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A blueprint for digital transformation

 

“If you look at the various strategies available for dealing with a new technology, sticking your head in the sand is not the most plausible one.” Ralph Merkle, Computer Scientist.

When we were sifting through the findings of the data which would later become our Digital Tightrope study, one trend strongly stood out particularly. It is in my opinion, one of the more concerning findings the survey highlighted…

Of the organisations surveyed, 42% say their digital strategy is unclear and confused while almost two-thirds (61%) say it’s difficult to know the right choices to make when it comes to digital. As a result, 71% admit that the success of the majority of digital projects is a gamble.

To summarise – we spoke to IT decision makers from across the retail, financial service, public and manufacturing sectors and the message was very clear:

“Yes, we are investing in digital; we understand the potential benefits and are under pressure to digitise faster. But we have no clear digital transformation strategy. Most decisions being made are at best a guestimate, at worst a total gamble.”

Plan to achieve

I cannot emphasise enough how important planning and strategy is to digitalising successfully. Let’s consider what truly classifies a “successful digital transformation”. Putting up a flashy website, or even coming up with a ‘user journey’ is not digital, like it is being touted today. Neither is it relevant to the vast majority of businesses where a successful mobile app or the digitalisation of one specific business function is being considered going ‘digital’. True digitalisation is achieved when it starts with a business outcome, weaves through the organisation with a holistic agenda across all business areas, ensures ease of use of services/products by customers as the central point of the digital agenda, helps improves market share, enhances revenue and increases profitability. An overall organisation culture change becomes evident.

To achieve this, three things are needed:

  1. Communication and teamwork across all departments
  2. A robust strategy which clearly maps out the objectives, strategy and tactics to achievement the success laid out above
  3. The culture to make the change – as with any change, this is not an easy one

Without a strategy, you simply cannot achieve success. During digital projects, too much is happening too quickly across too many teams to be going in blind. Whenever a customer comes to us asking how they should approach digitalisation, we tell them to audit and put in place a strategy that lays the foundations for digital and ensures they get what they want from digital transformation.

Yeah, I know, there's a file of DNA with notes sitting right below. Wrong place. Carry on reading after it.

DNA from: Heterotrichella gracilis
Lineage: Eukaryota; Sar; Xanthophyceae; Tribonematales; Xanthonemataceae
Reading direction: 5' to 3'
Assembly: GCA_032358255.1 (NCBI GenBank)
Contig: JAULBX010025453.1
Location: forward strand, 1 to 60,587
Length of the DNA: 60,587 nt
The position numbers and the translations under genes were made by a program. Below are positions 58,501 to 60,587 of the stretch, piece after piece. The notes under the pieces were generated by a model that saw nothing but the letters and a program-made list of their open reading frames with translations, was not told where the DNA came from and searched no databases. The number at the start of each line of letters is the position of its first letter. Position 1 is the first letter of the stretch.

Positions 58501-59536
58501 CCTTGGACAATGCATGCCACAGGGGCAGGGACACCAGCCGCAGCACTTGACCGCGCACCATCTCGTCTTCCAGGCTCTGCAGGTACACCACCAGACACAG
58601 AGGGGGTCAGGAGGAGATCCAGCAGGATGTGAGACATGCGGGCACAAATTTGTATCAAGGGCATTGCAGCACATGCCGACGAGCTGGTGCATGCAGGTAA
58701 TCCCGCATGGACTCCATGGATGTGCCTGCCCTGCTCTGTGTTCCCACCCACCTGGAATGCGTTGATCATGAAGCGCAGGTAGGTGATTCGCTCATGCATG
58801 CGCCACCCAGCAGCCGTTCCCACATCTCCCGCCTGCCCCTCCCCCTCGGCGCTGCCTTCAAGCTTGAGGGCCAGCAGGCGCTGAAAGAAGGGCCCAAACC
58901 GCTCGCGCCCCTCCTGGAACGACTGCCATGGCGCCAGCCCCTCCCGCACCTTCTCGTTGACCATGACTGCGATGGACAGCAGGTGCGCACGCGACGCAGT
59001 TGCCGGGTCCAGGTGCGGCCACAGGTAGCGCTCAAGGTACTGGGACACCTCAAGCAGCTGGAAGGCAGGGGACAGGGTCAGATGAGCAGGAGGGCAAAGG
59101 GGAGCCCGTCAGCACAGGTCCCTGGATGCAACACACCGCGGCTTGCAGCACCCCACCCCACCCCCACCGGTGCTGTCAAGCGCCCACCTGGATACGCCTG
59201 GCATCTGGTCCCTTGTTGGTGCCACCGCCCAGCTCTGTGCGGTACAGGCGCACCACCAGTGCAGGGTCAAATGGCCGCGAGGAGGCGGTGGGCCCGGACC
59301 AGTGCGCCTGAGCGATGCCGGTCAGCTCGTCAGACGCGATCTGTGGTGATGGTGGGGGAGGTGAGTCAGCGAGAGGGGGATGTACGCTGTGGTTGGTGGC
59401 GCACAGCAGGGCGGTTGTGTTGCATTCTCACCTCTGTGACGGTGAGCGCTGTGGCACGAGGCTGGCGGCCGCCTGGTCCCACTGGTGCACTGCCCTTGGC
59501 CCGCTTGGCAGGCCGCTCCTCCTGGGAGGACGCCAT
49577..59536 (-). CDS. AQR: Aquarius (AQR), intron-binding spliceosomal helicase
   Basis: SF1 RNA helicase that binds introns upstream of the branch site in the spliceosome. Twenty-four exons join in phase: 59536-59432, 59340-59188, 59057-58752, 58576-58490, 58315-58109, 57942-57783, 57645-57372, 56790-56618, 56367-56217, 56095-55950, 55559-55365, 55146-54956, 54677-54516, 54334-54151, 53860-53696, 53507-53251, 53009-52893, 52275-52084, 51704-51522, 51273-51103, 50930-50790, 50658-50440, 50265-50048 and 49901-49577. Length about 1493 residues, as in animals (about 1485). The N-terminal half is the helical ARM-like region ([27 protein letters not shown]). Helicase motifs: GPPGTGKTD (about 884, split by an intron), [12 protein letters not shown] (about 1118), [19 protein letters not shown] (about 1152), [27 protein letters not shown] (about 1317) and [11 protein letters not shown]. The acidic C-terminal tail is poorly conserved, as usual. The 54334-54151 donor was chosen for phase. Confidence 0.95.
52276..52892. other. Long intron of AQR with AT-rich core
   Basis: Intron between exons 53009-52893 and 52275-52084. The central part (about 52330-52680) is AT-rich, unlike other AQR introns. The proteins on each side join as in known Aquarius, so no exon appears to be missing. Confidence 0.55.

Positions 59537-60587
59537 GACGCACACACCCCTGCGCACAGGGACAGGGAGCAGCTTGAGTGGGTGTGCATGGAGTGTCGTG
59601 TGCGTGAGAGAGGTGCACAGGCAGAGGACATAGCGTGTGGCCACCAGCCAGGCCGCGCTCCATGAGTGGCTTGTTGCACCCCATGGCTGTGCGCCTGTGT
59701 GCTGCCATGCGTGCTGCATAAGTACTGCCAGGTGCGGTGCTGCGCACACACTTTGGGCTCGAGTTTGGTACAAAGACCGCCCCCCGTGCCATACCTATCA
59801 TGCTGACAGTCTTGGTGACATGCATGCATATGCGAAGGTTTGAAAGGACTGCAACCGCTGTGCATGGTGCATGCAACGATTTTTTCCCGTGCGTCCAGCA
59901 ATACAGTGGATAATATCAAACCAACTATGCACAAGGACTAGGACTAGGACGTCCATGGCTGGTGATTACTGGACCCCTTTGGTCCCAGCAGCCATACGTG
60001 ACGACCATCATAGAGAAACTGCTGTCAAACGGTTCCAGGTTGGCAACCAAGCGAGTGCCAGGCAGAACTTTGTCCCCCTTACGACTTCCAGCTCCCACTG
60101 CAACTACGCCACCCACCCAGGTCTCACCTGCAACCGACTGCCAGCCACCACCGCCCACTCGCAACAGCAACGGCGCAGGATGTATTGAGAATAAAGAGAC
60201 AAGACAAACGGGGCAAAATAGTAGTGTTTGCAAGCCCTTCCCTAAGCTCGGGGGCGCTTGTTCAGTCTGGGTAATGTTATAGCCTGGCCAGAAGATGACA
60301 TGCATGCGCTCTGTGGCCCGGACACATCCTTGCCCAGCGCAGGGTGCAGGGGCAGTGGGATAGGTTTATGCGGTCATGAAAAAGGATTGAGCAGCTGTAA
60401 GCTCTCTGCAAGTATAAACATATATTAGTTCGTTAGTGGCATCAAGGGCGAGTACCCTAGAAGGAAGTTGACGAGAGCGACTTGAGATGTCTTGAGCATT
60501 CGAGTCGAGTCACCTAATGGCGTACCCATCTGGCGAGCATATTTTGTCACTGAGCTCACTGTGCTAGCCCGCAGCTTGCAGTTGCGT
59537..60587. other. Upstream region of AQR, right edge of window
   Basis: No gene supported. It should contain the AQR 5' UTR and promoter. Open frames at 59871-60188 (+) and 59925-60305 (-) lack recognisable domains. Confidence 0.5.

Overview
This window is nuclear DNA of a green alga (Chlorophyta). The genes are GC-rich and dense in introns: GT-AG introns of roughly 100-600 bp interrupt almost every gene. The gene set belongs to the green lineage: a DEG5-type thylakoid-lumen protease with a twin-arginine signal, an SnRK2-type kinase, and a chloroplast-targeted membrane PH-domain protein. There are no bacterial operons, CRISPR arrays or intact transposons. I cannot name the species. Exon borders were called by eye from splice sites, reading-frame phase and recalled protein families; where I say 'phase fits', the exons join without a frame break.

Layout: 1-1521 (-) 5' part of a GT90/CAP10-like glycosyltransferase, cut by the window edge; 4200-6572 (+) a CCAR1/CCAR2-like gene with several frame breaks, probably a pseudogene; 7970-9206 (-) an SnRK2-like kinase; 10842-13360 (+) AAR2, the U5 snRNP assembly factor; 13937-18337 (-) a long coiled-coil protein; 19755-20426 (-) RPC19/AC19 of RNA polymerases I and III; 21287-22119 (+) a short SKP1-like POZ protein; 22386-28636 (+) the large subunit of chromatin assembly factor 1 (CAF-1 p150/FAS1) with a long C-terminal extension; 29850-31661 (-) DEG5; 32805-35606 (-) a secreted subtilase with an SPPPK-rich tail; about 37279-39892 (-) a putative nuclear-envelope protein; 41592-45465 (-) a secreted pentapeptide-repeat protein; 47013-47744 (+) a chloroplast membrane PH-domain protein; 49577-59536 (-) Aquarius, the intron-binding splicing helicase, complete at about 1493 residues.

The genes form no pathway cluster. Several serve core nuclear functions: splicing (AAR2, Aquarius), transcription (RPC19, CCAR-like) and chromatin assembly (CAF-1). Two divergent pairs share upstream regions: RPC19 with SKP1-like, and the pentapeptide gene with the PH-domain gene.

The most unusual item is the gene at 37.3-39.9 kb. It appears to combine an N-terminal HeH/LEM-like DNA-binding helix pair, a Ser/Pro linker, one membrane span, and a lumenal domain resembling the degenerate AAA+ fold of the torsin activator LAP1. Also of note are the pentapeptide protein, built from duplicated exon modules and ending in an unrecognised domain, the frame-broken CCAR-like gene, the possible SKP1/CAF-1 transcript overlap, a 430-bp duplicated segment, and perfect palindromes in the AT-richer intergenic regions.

Auditing is a very important first step. Every business function will have a different level of IT already in place – for example finance will likely have more legacy infrastructure than marketing and communications. Similarly, many HR teams have already digitalised staff records, for example. So they may well already be on the ‘road to digital’.

The first conversation must therefore be to bring all these teams together to discuss what digital projects have already been completed, or are currently in progress. This should span everything from which suppliers have been used to what technology has been implemented and what hurdles have been met (and hopefully overcome).

Then businesses must look at what the organisation as whole is looking to gain from digital transformation – deciding that overall vision of its future will give everyone focus. Then finally, there must be a discussion about how the digital needs of each department fit into that overarching objective.

This will be a heated debate – I can guarantee you of this. Every department will have an idea of what they need from digital and will fight to get it. This is why, amongst this discussion, you need a leader – whether a team or an individual. A digital leader is a subject I will come back to in more detail in a later blog post but put simply, this person should be the impartial voice with eyes fixed firmly on the business’s overall goals. This may well be a CEO, or a CDO. Whoever they are, they must use the insights in the room to make well-informed decisions and start to build the digital strategy.

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From here, businesses will understand what is needed from digital for the business overall. And then what each department’s requirements are. They will also have an understanding of the technology already in place – some of which will be useful and some of which could well prove a challenge when it comes to integration.

Ultimately, businesses will have the insight they need to design the right digital strategy for them. One which is clear on its ultimate objective, the requirements of each department, the budget needed and a view of potential challenges they will face as they transform their business.

If you have this, there are no gambles. The strategy is in place and the business can plan for success and you are well on your journey to create a culture suited for digitalisation.

 

 

 

 

 

 

 

 

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